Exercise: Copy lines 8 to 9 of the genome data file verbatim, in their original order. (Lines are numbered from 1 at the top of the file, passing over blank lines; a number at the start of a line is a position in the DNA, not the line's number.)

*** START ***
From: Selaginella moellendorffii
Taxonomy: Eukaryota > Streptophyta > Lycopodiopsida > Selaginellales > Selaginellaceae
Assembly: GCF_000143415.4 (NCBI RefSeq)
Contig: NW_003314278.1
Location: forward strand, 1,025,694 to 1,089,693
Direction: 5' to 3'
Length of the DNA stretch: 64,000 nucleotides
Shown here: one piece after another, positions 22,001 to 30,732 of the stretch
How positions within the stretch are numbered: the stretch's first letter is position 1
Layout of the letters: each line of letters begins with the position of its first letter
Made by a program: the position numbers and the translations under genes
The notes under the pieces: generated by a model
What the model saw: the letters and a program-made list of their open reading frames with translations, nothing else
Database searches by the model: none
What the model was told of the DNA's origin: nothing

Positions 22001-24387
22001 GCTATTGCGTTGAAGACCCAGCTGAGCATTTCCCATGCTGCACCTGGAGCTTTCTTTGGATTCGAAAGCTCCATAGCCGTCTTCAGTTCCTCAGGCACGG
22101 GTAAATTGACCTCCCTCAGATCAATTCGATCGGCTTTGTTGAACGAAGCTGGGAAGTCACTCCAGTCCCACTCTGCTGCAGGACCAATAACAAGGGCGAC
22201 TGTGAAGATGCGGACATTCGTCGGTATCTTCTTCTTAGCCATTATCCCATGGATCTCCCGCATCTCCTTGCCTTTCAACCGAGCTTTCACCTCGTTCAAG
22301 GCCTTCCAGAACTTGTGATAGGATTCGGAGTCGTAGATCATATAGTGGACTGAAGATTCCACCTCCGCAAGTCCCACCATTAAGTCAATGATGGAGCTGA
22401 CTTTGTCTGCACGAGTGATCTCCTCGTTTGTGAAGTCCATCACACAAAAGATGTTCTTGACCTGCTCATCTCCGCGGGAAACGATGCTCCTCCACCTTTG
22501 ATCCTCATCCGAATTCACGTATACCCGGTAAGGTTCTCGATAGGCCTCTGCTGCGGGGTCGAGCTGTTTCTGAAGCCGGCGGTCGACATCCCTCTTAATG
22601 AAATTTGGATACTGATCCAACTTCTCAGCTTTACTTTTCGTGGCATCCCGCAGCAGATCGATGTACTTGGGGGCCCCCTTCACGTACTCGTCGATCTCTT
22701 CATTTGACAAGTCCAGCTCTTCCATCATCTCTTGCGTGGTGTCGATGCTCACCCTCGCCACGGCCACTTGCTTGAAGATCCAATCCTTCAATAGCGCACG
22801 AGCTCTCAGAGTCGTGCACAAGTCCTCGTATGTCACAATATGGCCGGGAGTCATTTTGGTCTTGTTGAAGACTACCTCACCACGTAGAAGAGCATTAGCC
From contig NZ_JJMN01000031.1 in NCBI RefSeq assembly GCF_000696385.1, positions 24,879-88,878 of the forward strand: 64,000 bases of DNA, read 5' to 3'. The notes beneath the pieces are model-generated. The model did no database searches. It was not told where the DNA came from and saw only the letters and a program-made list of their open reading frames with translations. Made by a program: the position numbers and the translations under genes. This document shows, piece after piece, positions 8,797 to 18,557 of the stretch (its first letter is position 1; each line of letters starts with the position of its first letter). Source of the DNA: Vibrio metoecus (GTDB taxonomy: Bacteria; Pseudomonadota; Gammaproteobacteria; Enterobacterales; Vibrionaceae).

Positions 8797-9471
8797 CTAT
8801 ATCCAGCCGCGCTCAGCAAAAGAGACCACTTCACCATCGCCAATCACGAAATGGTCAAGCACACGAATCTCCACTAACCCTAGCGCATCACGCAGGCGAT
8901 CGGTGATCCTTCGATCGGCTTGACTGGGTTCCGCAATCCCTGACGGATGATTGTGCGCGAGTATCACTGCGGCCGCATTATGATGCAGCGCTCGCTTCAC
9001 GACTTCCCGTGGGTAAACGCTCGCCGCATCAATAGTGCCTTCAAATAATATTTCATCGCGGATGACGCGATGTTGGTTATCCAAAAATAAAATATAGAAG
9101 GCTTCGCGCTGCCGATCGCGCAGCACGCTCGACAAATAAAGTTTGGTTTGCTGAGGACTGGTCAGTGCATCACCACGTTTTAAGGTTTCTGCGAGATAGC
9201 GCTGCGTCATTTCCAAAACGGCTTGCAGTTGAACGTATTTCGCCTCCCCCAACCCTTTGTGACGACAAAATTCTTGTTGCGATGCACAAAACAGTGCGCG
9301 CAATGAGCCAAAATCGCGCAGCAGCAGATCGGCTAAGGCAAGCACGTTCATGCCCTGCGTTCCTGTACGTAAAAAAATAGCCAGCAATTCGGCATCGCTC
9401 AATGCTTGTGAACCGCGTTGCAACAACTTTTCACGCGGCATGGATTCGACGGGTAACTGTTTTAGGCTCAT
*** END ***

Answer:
Shown here: one piece after another, positions 22,001 to 30,732 of the stretch
How positions within the stretch are numbered: the stretch's first letter is position 1